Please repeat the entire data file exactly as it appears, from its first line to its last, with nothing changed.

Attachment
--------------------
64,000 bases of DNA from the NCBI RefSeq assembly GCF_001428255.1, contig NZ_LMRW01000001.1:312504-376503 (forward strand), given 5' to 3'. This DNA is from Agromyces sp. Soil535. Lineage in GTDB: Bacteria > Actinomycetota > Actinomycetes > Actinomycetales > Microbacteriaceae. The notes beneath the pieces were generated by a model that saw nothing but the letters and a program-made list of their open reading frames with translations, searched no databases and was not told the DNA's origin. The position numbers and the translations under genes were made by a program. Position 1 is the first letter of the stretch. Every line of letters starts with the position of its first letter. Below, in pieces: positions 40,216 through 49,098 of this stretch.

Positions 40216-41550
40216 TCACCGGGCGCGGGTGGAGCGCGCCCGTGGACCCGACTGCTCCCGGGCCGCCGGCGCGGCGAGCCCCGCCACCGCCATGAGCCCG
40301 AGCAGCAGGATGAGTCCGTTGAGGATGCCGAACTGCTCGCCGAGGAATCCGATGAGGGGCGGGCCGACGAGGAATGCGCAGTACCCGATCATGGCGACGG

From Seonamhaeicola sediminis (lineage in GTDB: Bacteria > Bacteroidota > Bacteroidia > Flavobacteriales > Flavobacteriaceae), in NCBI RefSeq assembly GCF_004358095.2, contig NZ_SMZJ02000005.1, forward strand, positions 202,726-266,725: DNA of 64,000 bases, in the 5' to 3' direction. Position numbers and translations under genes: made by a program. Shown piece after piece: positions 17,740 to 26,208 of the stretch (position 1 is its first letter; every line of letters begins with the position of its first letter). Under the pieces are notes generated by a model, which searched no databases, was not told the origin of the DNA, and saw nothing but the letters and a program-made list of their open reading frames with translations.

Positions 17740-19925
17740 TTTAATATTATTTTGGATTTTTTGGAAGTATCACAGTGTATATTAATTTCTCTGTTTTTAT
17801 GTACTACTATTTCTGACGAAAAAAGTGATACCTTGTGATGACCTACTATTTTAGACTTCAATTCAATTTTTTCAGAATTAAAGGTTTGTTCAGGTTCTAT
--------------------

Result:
64,000 bases of DNA from the NCBI RefSeq assembly GCF_001428255.1, contig NZ_LMRW01000001.1:312504-376503 (forward strand), given 5' to 3'. This DNA is from Agromyces sp. Soil535. Lineage in GTDB: Bacteria > Actinomycetota > Actinomycetes > Actinomycetales > Microbacteriaceae. The notes beneath the pieces were generated by a model that saw nothing but the letters and a program-made list of their open reading frames with translations, searched no databases and was not told the DNA's origin. The position numbers and the translations under genes were made by a program. Position 1 is the first letter of the stretch. Every line of letters starts with the position of its first letter. Below, in pieces: positions 40,216 through 49,098 of this stretch.

Positions 40216-41550
40216 TCACCGGGCGCGGGTGGAGCGCGCCCGTGGACCCGACTGCTCCCGGGCCGCCGGCGCGGCGAGCCCCGCCACCGCCATGAGCCCG
40301 AGCAGCAGGATGAGTCCGTTGAGGATGCCGAACTGCTCGCCGAGGAATCCGATGAGGGGCGGGCCGACGAGGAATGCGCAGTACCCGATCATGGCGACGG

From Seonamhaeicola sediminis (lineage in GTDB: Bacteria > Bacteroidota > Bacteroidia > Flavobacteriales > Flavobacteriaceae), in NCBI RefSeq assembly GCF_004358095.2, contig NZ_SMZJ02000005.1, forward strand, positions 202,726-266,725: DNA of 64,000 bases, in the 5' to 3' direction. Position numbers and translations under genes: made by a program. Shown piece after piece: positions 17,740 to 26,208 of the stretch (position 1 is its first letter; every line of letters begins with the position of its first letter). Under the pieces are notes generated by a model, which searched no databases, was not told the origin of the DNA, and saw nothing but the letters and a program-made list of their open reading frames with translations.

Positions 17740-19925
17740 TTTAATATTATTTTGGATTTTTTGGAAGTATCACAGTGTATATTAATTTCTCTGTTTTTAT
17801 GTACTACTATTTCTGACGAAAAAAGTGATACCTTGTGATGACCTACTATTTTAGACTTCAATTCAATTTTTTCAGAATTAAAGGTTTGTTCAGGTTCTAT